Well hello everyone and welcome to my life for the next month! So I know many of you are wondering “who is this guy?” and “whats he doing in Peru?” Well folks, I’m here to tell you. My name is Evan and I am working for the Karikuy organization to help promote tourism in Peru. My primary objectives for this month will be to research and update the Perupedia database based on my findings.
So whats a guy to say about a country he’s been in for less then 24 hours. Well lets see… So here’s the rundown of my epic journey. So I arrive at the Lima airport circa 8:30 that evening. Having slept for two hours the previous night after a night of excessive adult beverage consumption and a day of traveling trying to chemically restore myself via copious quantities of caffeine, I was feeling like a bigger mess then Courtney Love’s career. Completely disoriented I stumbled my way toward the baggage area where in my lethargic state thought it would be a good idea to rent a phone for the month for ten bones. So I now can receive free international calls for the next month! If anyone feels like chatting it up, feel free to email me and I’ll give send you my digits. So I continued on my way toward the exit where I was greeted by Julio and Anna from Karikuy. We are chatting for awhile when Anna asks where I’m from. Long story short, it turns out that Julio and I went to the same high school…. At this point I’m convinced I’ve completely lost my mind. It is at this point when we leave the airport with Julio’s uncle that I get my first true impression of Lima. Traffic.
There is no word that can describe the pandemonium that is the Lima traffic system. We get to the Karikuy Bed and Breakfast where I am greeted by “Killer” who is Julio’s dog. After unpacking and meeting Christina, one of the other volunteers, we explored the local scene. The area of Peru where we are staying is called “La Planeta”. It apparently has a reputation for being a rough area, but has cleaned up a bit as Peru’s economy has continued to grow. The first thing I noticed when we went out at probably around 10 PM on a Wednesday was that there were actually people out! Not just a few people, but like a lot of people! Young people, old people, everyone! Kids were playing on the sidewalks, adults hung out and chatted over a snack. It was while observing this that I was introduced to my new best friend… the hamburger man! He literally stands outside his house and makes a myriad of burger variations for less then 1 dollar. So we pickup some burgers, a bottle each of rum and Coca Cola and made our way back to the house. After a card game, some Miley Cyrus remixes and a couple empty bottles later my first evening in Lima was complete.
This morning I woke up to the soothing sounds of power tools and Andean flute music (a surprisingly melodic combination…) Julio and I had breakfast with his Aunt and cousin. Julio then set me up with a Perupedia account so I could start work on the site and gave me access to this here blog. After doing some research earlier in the day we made our way to center city to check out the Plaza de Armas. The architecture around the plaza was beautiful. The churches are perhaps some of the most elegant looking buildings in the area. We visited the “Iglesia de La Merced” on our way to the Plaza. The inside had several ornate biblical scenes elaborately decorated with more gold then Lil Jon’s mouth. Just as I was about to take a picture I was approached by an old women who tried to give me some religious literature and convince me of something in Spanish. At this point I played the dumb American card and Julio got me out of there. We then checked out the Plaza de Armas where people were hanging out. It was a beautiful little area with a large fountain in the center. They had a stage setup near the plaza where they were doing a “Fan Fest” for the World Cup. Afterward we went to a bar where I had my first “Pisco Sour”. Pisco is a type of liquor that is distilled from grapes and is widely consumed in Peru. The Pisco Sour is made with lime, egg whites, and syrup and sometimes other ingredients. It was after I had my first one that I realized why it was so popular. It tasted delicious and even after having one I was feeling pretty good. We then made our way back to the house where we had dinner with Julio’s aunt.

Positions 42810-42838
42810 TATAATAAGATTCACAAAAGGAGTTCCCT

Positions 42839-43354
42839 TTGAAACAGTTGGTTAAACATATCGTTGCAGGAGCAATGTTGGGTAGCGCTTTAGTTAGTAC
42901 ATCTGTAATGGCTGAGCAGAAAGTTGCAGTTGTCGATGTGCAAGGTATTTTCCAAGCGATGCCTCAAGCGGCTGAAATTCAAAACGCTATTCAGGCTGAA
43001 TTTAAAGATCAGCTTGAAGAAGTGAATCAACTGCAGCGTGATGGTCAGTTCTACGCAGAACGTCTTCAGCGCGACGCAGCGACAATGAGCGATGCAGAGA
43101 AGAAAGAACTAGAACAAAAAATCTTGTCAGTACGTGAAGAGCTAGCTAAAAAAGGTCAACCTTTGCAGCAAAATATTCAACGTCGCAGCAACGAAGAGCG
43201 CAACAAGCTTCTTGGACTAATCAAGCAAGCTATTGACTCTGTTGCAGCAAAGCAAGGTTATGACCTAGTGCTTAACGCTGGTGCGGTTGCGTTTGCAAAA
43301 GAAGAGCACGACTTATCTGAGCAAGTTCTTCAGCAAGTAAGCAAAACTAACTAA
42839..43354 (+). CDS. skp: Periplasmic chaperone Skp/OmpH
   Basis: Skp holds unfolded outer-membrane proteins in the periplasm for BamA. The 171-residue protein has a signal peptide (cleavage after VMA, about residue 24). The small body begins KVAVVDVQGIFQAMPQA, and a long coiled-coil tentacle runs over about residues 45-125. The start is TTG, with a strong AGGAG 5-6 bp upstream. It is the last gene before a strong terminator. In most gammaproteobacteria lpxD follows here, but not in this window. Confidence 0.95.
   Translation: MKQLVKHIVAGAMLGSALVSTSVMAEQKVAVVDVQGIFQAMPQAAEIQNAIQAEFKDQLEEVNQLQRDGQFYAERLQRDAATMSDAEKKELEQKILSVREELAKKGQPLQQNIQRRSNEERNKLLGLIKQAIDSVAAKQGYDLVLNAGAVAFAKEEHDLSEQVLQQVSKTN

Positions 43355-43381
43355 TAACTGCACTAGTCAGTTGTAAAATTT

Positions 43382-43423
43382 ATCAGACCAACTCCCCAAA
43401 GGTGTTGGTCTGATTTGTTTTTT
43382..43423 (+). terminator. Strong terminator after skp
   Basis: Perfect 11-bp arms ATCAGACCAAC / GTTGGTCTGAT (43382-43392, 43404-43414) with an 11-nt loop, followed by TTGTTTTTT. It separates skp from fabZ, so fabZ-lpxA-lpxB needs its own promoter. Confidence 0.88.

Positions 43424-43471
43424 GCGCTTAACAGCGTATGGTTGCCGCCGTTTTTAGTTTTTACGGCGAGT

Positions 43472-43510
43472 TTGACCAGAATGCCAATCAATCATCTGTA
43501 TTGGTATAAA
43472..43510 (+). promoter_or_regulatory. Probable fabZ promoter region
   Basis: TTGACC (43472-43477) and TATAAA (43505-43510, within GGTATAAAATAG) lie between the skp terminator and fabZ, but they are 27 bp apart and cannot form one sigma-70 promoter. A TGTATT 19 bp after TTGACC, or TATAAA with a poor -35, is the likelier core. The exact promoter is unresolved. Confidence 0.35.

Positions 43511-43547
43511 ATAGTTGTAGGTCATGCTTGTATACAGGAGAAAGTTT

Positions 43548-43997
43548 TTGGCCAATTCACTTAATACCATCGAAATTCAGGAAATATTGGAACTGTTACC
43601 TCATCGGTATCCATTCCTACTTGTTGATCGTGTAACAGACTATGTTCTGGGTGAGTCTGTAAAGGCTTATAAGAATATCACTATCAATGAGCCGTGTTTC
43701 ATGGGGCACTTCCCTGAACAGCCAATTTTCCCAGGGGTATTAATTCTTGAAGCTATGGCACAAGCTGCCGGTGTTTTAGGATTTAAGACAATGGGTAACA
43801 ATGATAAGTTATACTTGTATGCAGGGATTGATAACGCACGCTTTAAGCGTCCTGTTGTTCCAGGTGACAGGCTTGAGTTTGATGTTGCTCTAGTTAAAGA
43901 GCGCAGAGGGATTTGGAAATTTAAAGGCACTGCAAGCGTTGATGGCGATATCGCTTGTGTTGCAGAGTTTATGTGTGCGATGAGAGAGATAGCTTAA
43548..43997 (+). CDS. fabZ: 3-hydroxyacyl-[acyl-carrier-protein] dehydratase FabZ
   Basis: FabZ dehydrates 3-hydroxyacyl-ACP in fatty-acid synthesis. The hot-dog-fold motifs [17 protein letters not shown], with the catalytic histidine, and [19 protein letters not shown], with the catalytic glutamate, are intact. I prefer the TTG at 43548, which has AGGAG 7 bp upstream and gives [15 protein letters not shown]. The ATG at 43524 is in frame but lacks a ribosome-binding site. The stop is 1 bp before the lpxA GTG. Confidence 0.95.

Meals are an important part of the culture here. We eat three meals a day here at the house. Julio’s aunt does most of the cooking. Breakfast is usually pretty light, consisting of rolls, a fried egg, avocado and tea. We usually eat between 10 and 11. Lunch is traditionally the biggest meal of the day. The feast usually consists of soup (noodles, vegetables, beans and with the option of adding fried corn), homemade fresh juices (delicious!), and a main course. The main course usually consists of rice, yucca (similar to a potato), vegetables and chicken. Lunch is usually followed by a break in the day where we finish up some work, watch soccer or just hang out. In the evening, dinner is usually a smaller portion of that days lunch. As for late night snacks, some vendors are open as late as midnight during the week and even later on the weekends.
So I think that will do for me folks. I have quite the travel schedule coming up and its looking like this:
June 22 – June 29: Machu Pichu and the Inca Trail
June 29 – July 2: Lake Titicaca
July 8 to 11 – Puerto Maldonado (The Amazon!!!)
Make sure to stay tuned and follow the adventures of Ev and the rest of the Karikuy squad as we adventure through Peru! Tonight we head over to the Avocado festival and karaoke night! You’ll never think of “Total Eclipse of the Heart” in the same way again… I know I wont. Adios por ahora!
Evan Burawa is a Volunteer with the Karikuy Organization